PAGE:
Does this strategy still work after the recent law changes or will I be deemed to have selected my retirement benefit when I reached age 62 in April 2016? I have not heard anything from the SSA nor have I read anything that leads me to believe that the deeming rules changed in our situation. Am I correct? Since my wife started her benefit just after 62, I figure that my deferring to age 70 makes sense if I can continue collecting my child-in-care spousal benefit until then. Does this make sense? Thanks, Charles.

Hi Charles, that's a good question, and one that I can't answer with certainty until SSA updates their operations manual to incorporate the new law. However, based on the 'NOTE' at the end of section B of the emergency instructions issued to SSA employees in February of this year, I believe that you will be deemed to have filed for retirement benefits on your own account when you reach full retirement age (FRA) at 66.

Under the old rules, conversion from child in care to regular spousal benefits at FRA would not have triggered deeming, but since you turned age 62 after January 1 2016, I believe you will fall under the new rules on deeming. This seems particularly unfair for a person such as yourself, who filed prior to passage of the new law, so perhaps SSA will add some type of exception when the new law is finally incorporated into their operating instructions.

Your original strategy of waiting until age 70 made perfect sense, and perhaps it will still be permitted when everything is sorted out. If not, and if you are deemed to have applied for your own benefits when you reach age 66, your son should file for disabled adult child's benefits on your record at that time.

Best, Jerry

Can I Work Part-Time And Still Receive Reduced Social Security Benefits?

Hi, I was getting ready to file an application for early Social Security benefits. I am 61 and 9 months. My husband is 53 and collects disability due to blindness, if we really needed the money badly. Because of family health issues and taking care of family I have not worked for the last six years. I just got an offer for a job part-time at a local store, and since my father died in January I have decided to take the part time job. Is it okay that I go ahead forward with my application for Social Security and go ahead and work at the same time? Or is it best to go ahead and work part-time and not file for my early Social Security at this time? We really need more money to live on, what is best for us at this point? I'm so confused. Thanks, Ellen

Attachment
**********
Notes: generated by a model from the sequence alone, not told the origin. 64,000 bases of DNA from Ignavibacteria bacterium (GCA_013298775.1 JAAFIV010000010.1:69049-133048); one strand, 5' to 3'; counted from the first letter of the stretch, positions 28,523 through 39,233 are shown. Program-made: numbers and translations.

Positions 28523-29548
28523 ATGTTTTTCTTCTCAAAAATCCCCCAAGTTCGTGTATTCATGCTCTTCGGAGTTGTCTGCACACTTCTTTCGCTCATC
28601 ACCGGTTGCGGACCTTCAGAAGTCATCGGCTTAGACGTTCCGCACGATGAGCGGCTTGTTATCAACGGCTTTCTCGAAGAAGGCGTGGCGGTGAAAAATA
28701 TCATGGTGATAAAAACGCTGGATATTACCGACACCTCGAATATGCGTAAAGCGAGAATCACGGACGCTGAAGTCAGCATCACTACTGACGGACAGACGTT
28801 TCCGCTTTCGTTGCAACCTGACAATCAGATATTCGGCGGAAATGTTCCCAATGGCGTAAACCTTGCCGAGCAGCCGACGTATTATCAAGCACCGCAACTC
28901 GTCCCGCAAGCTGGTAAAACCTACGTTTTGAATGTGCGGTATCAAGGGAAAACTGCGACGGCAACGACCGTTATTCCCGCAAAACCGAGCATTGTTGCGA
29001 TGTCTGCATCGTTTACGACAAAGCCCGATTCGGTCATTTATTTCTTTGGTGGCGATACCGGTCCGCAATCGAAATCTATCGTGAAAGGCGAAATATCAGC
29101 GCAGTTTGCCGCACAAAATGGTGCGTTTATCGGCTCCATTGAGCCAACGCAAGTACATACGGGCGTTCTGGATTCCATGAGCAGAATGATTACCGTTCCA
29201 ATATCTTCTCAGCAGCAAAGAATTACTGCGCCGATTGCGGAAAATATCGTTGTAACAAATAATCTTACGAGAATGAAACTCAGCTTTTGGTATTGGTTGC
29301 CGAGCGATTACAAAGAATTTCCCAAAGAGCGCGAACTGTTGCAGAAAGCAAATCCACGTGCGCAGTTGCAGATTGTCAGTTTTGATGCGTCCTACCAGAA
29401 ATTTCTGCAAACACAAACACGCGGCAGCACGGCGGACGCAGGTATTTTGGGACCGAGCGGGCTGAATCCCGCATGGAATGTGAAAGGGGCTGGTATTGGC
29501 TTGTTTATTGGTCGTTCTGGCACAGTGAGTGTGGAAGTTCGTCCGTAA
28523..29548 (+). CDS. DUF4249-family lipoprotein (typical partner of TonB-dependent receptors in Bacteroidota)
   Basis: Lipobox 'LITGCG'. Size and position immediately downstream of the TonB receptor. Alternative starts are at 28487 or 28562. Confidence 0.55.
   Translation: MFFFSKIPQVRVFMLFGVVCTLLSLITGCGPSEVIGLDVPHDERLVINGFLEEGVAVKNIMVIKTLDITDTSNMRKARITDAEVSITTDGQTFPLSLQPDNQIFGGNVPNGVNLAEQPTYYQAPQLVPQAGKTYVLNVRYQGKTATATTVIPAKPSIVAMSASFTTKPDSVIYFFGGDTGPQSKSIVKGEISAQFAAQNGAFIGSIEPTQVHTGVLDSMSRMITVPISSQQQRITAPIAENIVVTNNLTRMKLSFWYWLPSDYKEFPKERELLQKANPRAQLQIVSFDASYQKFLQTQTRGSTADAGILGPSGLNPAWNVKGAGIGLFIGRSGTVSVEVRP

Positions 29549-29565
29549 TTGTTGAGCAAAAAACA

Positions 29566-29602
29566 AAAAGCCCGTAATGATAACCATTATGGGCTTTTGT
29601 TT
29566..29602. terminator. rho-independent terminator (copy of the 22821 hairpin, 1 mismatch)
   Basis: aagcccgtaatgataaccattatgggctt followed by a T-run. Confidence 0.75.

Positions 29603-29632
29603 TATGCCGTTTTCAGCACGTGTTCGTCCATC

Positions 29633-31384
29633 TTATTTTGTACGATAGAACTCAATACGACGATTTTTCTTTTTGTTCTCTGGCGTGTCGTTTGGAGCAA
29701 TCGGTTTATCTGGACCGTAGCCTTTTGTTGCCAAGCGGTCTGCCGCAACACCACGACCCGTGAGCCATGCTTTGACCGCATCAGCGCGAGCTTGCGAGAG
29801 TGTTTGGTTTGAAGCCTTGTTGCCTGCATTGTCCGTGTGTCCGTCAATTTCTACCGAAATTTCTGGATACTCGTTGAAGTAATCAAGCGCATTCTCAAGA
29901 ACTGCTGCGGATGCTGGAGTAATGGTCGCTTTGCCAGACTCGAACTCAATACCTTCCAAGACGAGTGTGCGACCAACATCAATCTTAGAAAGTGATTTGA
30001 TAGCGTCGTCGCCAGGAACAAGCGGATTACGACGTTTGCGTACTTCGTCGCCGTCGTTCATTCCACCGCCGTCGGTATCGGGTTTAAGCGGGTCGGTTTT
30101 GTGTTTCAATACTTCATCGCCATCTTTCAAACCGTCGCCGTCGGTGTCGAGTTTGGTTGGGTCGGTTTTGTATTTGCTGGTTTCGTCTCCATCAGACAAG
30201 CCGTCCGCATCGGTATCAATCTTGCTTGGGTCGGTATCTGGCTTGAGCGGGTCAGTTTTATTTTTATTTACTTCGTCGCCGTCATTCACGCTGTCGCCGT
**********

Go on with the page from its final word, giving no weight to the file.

Hi Ellen, I'm sorry for your loss. The answer to whether or not you are able to receive reduced benefits and still work part-time depends on how much you earn. If you earn less than $15720 per year, it's not a problem. If you earn more than that, you may still be able to receive some benefits. Social Security will withhold $1 of your reduced benefits for each $2 that you earn in excess of $15720 - see here for more on the earnings test.

Whether it's best for you to apply for reduced benefits is a personal decision that depends largely on your life expectancy and financial situation. In return for taking early benefits, you will be opting for a lower monthly benefit rate, which will continue for at least as long as both you and your husband are living. You may wish to consider running expert software available in order to get a better understanding of your filing options, and their long term effects. Best, Jerry

To learn more about your Social Security options, visit Maximize My Social Security.